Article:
All these examples are a small fraction of the possible applications of neutrons in material science. At FRM II neutrons will be used in a much wider sense. By neutron capture the world most intense source of thermal positrons - the anti-matter to electrons - will be available. The fission reaction of 235Uranium will be used to produce an intense beam of neutron rich radioisotopes of medium mass. Cooling down thermal neutrons to mK temperatures creates an intense beam of ultra slow neutrons. A beam of unmoderated fast neutrons allows therapy of various kind of tumors on a clinical level.
All this assumes the existence of an intense source of free neutrons. Let us report a little bit about the huge technical effort to get this.
Neutrons, from where?
Free neutrons can be produced in high intensity eather by spallation or fission. In case of spallation an intense beam of high energy protons hits a heavy target, thereby evaporating very fast neutrons. For fission 235Uranium has to capture a thermal neutron. The exited nuclei 236Uranium decays then in elements of medium mass and on the average 2.4 neutrons. Spallation sources are best suited for pulsed neutron beams whereas nuclear reactors are best for intense continuous flux of neutrons. The most intense spallation source ISIS at Abington has a factor of 10 less average flux than the reactor based source at the Institut Laue Langevin, Grenoble. FRM II is a consequent further development of that latter source. For intense neutron beams a point like concentration of the fission material is needed. This is best done by using 235Uranium enriched to 93% and packing it as dense as possible. The single fuel element at FRM II contains about 8 kg of highly enriched Uranium and is 70 cm in heights and 24 cm in diameter. At a maximum thermal power of 20 MWatt one fuel element can be used for 52 days. 20 MWatt is of moderate power, it corresponds to the thermal power needed to provide the current for one ICE, the German high speed train. Modern nuclear power plants have a thermal power of up to 4500MWatt. That free neutrons for science are scare may be guessed from what has been told at the beginning. FRM II delivers in its D2O moderator 8x1014 thermal neutrons per cm2 and sec. This quantity put into an empty container simply means perfect vacuum. The ability to cool the fuel element at any instance imposes the technical limit. The more important it becomes to extract the neutrons in an optimised way to the instrument and neutron detector. It is in this optimised use of the neutrons where FRM II represents a major progress.
Firstly an optimised use demands tailored wavelength of the neutrons for their particular purpose. The moderate thermal power of 20 MWatt allows to place a containment of about 30 ltr. liquid D2 at a temperature of 20 K in the maximum of the thermal flux, thereby producing a high flux of cold neutrons comparable to that of the strongest neutron source, the high flux reactor at the ILL. A small volume of solid D2 further cools these cold neutrons to temperatures in the mK range or wavelength around 1000 Angstroem, providing the strongest source of ultra cold neutrons. For other purposes short wavelength are needed. This is achieved by moderating neutrons in a 2400 °C hot block of graphite.
By neutron capture and subsequent nuclear reaction sources of different kind of radiation are created of up to now unkown intensity. Fission neutrons of 10 million °C are produced at the outer side of the moderator vessel by a converter plate of 235Uranium. The are used for neutron tomography and cancer therapy. In an other beam hole ?-radiation generated by Cadmium converts to electron and positron pairs. The anti-matter positron is guided by electromagnetic fields to the experiments providing the most intense beam of thermal positrons for the sake of material science. A further beam hole passing from both sides through the reactor protection serves for the production of fission products which will serve to create super heavy elements and carrier free radioisotopes for radiopharmaca. Fig. 8 gives an overview about the different sources of moderated neutrons.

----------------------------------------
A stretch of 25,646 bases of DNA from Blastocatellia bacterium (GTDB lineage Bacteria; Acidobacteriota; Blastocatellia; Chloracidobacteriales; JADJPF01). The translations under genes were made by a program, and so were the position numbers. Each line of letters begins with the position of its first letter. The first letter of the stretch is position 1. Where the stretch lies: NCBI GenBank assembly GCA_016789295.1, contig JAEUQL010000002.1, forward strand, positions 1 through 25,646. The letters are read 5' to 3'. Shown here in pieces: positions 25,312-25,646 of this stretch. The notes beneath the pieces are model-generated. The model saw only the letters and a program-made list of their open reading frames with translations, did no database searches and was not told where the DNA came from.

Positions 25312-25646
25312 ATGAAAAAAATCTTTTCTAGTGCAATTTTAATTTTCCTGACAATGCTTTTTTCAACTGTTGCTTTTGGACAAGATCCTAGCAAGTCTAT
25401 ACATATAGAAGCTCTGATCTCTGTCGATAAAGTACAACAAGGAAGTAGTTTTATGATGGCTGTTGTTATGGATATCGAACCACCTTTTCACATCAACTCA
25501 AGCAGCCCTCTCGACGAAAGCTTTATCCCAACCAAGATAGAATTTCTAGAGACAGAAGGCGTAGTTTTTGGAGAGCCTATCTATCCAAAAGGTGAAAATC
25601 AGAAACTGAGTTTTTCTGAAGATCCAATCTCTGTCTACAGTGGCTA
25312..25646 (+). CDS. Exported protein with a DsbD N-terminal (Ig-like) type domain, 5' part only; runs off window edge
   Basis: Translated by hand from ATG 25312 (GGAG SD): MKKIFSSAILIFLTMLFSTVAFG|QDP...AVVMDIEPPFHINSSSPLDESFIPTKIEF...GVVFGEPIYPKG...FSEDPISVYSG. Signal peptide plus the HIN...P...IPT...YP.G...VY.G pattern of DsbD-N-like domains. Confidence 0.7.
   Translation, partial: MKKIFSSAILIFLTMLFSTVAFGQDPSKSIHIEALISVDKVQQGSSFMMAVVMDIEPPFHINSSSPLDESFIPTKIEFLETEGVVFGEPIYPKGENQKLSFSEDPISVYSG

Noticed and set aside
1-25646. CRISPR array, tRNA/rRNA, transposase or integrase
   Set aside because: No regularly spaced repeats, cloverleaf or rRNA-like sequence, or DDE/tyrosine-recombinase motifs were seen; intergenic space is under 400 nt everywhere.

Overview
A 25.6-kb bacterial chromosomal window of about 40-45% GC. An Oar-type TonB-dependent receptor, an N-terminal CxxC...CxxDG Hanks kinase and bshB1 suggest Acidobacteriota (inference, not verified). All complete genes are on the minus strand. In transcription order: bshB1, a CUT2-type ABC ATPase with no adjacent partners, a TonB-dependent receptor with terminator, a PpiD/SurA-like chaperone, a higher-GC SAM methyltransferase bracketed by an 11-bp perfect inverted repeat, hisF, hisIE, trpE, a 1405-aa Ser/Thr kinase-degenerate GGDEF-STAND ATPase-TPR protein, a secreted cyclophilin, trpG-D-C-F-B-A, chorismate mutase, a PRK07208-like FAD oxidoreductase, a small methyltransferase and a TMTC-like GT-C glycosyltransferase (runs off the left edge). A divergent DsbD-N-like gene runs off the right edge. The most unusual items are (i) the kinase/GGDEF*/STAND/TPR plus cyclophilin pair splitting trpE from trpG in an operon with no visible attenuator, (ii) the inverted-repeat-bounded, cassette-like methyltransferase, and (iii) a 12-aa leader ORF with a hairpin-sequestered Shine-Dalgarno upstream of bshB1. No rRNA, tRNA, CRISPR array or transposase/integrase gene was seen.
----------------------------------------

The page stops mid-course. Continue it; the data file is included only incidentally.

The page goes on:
The concrete shielding around the core is full of holes like a Swiss cheese, altogether neutrons are fed to the experiments through 12 beam holes, the biggest of which feeds 6 neutron guides. All these beam tubes end in the maximum of thermal flux and are tangential oriented towards the fuel element, thereby suppressing to a maximum fast background neutrons. As neutral particles neutrons can not be guided to first order electro-magnetically. The intensity at the experiment depends therefore from the solid angle seen by the point like source.
Thanks to their optical properties neutrons can be guided by simple reflection on perfect surfaces. Due to the relatively small difference in the refraction index between vacuum and matter this is only possible for small incident angles typically below 1o. This principle has been discovered by Maier-Leibnitz and his students at the atom-egg in the sixties. Today neutron guides of much better performance are available. Instead of a single covered glass surface today several hundreds of thin layers with alternating optical properties are evaporated on perfect float glass surfaces, thus adding to the angle of total reflection a broad band of Bragg refraction. At the FRM II neutron guides with a divergence of up to 4 times the glanzing angle are used. Additionally theses super-mirrors enable focussing optics, thus increasing even more the flux at the often tiny samples. An impression of the different instruments available at the FRM II is given in Fig. 9.
With routine operation foreseen for 2003 scientist, engineers, physicians and industry will have available optimised instruments, some of them unique, others the best of their kind, all of them with innovative techniques: several irradiation positions with a flux of thermal neutrons between 5x1012 to 4x1014 n/(cm2s) allow activation times between 300 milliseconds and several weeks for smallest volumes up to Silicon rods of 50 cm in length and 20 cm in diameter; irradiation position for clinical tumor therapy; radiography and neutron tomography with thermal and fast neutrons; several instruments for determining structures of novel materials; materials diffractometer for internal stresses and textures; neutron reflectometry for characterising surfaces and multi-layers of soft and magnetic matter; several inelastic spectrometers to follow the internal dynamics of the atoms and molecules; positrons to explore electronic properties of surfaces.